QUT Vice-Chancellor Professor Margaret Sheil said the university’s response to the impact of COVID-19 centred around providing best-practice online learning and maintaining jobs.
Professor Sheil praised staff across the University who had successfully moved courses online and who were now preparing for both an online delivery of courses in Semester 2 as well as a staged return of classes to the University’s Gardens Point and Kelvin Grove campuses.
“While much of the University’s courses were already being delivered in a mixed-mode to provide greater flexibility to students, there has been a significant stepping up of online material and interactive digital content,” Professor Sheil said.
Professor Sheil said the COVID-19 situation meant a significant loss of revenue in 2020-2023 was inevitable.
“It is now also clear that we cannot expect new international student enrolments in 2020 and this will impact on our enrolments in 2021 and future years,” Professor Sheil said in an email issued to staff today.
She said QUT anticipated a revenue loss in 2020 of approximately $100 million. She said there had been a detailed review of the university’s capital development program and decision made to slow or pause a number of major projects.
“In order to maintain as many jobs as possible the University will pause major capital works developments, most notably the Law and Social Justice Precinct at Gardens Point.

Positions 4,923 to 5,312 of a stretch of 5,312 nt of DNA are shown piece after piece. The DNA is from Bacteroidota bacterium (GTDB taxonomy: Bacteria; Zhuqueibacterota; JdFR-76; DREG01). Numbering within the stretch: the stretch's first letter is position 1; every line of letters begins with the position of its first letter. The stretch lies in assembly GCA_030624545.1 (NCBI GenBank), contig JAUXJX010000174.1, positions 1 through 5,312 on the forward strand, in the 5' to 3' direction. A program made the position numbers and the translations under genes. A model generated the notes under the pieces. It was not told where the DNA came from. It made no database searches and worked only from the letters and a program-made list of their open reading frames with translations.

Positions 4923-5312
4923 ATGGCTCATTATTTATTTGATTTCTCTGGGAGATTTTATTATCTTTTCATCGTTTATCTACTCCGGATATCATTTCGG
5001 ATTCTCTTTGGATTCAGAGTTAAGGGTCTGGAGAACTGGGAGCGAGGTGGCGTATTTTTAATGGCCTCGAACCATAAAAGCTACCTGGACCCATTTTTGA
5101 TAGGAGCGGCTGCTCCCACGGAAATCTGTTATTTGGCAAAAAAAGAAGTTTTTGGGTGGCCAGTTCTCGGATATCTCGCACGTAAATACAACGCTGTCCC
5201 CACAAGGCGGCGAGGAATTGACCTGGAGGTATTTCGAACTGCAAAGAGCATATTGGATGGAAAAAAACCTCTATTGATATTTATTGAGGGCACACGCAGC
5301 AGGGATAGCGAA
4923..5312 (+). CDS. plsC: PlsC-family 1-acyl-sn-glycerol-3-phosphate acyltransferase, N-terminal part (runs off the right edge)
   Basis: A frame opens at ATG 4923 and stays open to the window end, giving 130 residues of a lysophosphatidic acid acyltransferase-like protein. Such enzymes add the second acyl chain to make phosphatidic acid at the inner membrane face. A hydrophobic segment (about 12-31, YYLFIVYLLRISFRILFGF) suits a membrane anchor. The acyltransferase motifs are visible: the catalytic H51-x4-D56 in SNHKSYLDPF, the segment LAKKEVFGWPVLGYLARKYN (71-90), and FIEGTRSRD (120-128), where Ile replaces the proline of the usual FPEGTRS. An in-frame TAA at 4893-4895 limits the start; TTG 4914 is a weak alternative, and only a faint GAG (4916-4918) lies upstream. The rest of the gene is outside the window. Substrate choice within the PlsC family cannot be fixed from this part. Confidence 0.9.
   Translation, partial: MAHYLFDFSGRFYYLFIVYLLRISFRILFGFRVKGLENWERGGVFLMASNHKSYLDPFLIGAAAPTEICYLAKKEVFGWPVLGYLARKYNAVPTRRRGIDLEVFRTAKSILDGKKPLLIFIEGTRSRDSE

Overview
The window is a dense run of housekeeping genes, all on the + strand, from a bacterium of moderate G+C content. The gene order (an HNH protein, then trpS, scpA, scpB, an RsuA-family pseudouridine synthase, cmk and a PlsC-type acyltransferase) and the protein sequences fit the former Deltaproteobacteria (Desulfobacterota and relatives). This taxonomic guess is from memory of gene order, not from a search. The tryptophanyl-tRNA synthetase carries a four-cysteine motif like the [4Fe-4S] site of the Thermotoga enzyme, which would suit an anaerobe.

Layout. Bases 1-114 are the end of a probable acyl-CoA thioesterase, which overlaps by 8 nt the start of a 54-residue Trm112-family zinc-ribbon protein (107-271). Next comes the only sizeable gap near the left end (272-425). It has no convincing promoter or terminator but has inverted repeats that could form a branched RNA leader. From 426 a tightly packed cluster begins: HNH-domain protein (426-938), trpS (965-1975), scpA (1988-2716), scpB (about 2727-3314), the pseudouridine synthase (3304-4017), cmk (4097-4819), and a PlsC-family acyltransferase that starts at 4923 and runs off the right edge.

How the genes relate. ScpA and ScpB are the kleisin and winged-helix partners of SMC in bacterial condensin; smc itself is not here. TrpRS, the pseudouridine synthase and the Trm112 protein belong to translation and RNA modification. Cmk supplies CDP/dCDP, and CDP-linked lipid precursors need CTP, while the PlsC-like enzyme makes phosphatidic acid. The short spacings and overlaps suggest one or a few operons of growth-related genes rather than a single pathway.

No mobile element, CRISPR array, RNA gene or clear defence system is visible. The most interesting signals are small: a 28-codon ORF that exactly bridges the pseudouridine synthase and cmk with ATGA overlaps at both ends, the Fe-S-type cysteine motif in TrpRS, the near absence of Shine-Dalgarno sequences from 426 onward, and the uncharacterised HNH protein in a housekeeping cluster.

“This will involve not moving forward with the development of the Law and Social Justice Precinct at Gardens Point, and refurbishing the X Block site to accommodate the new Carumba Institute, the Oodgeroo unit and an Indigenous museum and exhibition space.
“Work on the Health and Wellness Precinct at Kelvin Grove will progress through planning stages only.”
Professor Sheil said external recruitment would be largely paused until further notice.
She said she was in discussions with the University Executive and other senior staff members to identify potential savings and foreshadowed a reduction in executive and senior staff remuneration.
In reviewing the University’s operating costs Professor Sheil said the University must be cognisant of the profound disruption and ongoing changes to the global and national economy.
“Preserving jobs and providing opportunities for redeployment and retraining will be paramount for QUT,” she told staff.
“To that end we will also need to consult widely and seek individual and/or collective agreement on other possible measures in respect to leave, reduced working hours, loadings and increments.
Professor Sheil said activities and efforts would be directed toward maintaining commitment to the priorities set out in QUT’s strategic plan, Blueprint 6, and the core purpose of QUT - to provide transformative education and research relevant to communities.
“At this difficult time, I want to acknowledge the hard work you have undertaken to date to enable our collective energy to be directed to where it is needed most – to our students and our QUT community,” Professor Sheil told staff.
Rose Trapnell, QUT Media, 07 3138 2361 or 0407 585 901 or firstname.lastname@example.org